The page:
Take-off area

two-level apartment (220 m2) in St. Petersburg Kirill Gusev

Passing the gallery

A photo: Peter Lebedev

Stylist: Vladimir Nikiforov

Text: Evgeniya Tikhonova

Architect: Kirill Gusev

Magazine: (Pumping)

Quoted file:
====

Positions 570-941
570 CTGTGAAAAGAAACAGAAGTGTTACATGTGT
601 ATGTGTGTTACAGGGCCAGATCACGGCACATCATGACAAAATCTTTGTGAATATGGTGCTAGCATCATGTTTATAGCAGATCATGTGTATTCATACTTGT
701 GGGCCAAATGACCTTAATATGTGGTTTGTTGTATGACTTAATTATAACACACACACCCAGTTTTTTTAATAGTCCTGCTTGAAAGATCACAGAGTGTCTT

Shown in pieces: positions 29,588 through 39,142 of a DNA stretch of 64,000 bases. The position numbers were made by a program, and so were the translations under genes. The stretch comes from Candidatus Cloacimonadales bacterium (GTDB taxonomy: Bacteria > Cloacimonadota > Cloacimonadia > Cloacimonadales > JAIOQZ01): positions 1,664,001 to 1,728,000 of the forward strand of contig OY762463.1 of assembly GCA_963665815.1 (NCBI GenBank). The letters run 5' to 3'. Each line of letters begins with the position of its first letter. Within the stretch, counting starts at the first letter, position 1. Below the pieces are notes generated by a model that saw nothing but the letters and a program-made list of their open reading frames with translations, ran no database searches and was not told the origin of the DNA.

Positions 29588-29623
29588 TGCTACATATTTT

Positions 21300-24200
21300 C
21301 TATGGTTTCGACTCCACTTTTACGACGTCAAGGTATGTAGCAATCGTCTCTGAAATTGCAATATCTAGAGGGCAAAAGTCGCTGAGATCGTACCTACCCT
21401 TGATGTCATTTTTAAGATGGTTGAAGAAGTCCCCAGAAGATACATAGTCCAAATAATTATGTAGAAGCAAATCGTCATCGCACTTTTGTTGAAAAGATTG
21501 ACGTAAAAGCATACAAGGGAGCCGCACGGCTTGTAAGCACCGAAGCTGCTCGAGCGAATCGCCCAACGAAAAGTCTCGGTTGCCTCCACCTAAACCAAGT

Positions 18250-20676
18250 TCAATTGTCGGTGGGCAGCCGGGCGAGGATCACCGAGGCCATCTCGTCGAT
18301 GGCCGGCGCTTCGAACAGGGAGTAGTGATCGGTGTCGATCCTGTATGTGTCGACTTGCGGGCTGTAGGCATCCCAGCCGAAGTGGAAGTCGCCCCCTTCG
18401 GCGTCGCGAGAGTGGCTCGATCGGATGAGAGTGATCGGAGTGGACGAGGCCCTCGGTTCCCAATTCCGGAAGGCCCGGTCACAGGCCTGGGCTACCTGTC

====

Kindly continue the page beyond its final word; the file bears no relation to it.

In this apartment the space is oriented vertically. There is a lot of light and air. The windows look like an almost immaterial barrier between the inner space of the house and the sky. On sunny days, it seems that the stairs are floating in a pillar of light and rising towards the clouds contrary to the laws of gravity. The prosaic function of the ladder - to combine two levels - is felt as secondary. The main thing is the artistic function. In this apartment, it seems, an important factor becomes not so much what has been done as how it is done. The owner’s willingness to sacrifice the usable area of ​​the second floor (where private rooms are located) in favor of a holistic architectural solution is proof of that. “The customer gave me complete freedom of action,” says project author Kirill Gusev, “perhaps because by that time he already had an apartment and a country house. They were decorated in a classic style. And he wanted something more avant-garde. I proposed to make the walls and roof almost intangible, to arrange a similarity to the atrium in the living room. So there were dormer windows, an oval opening and cuts in the concrete of the ceiling between the first and second levels. This space took place due to a happy circumstance: the customer had a direct bearing on the construction of the house. Therefore, the architect had the opportunity to intervene in the project at the construction stage, to make "holes" in the interfloor concrete floor, walls and roof to let in light. However, the original idea to fill the space with light and air entailed another: to give it a new direction. “The space is now evolving in the third dimension, rushing to a height,” the architect notes. “I reinforced the sensation of movement upwards, connecting the levels with a staircase, climbing a spectacular spiral. contrasting colors (white, black, burgundy), combined materials with contrasting textures like polished marble and wild stone. He set up a hanging winter garden right in the atrium. It was necessary to balance such nonmater cial items like air and light, more tangible things. "Kirill Gusev:“I was lucky: my customer was ready for any experiments with space and even agreed with my proposal to cut an oval in the concrete floor between the levels of the apartment. And he turned out to be right! nor in the air. "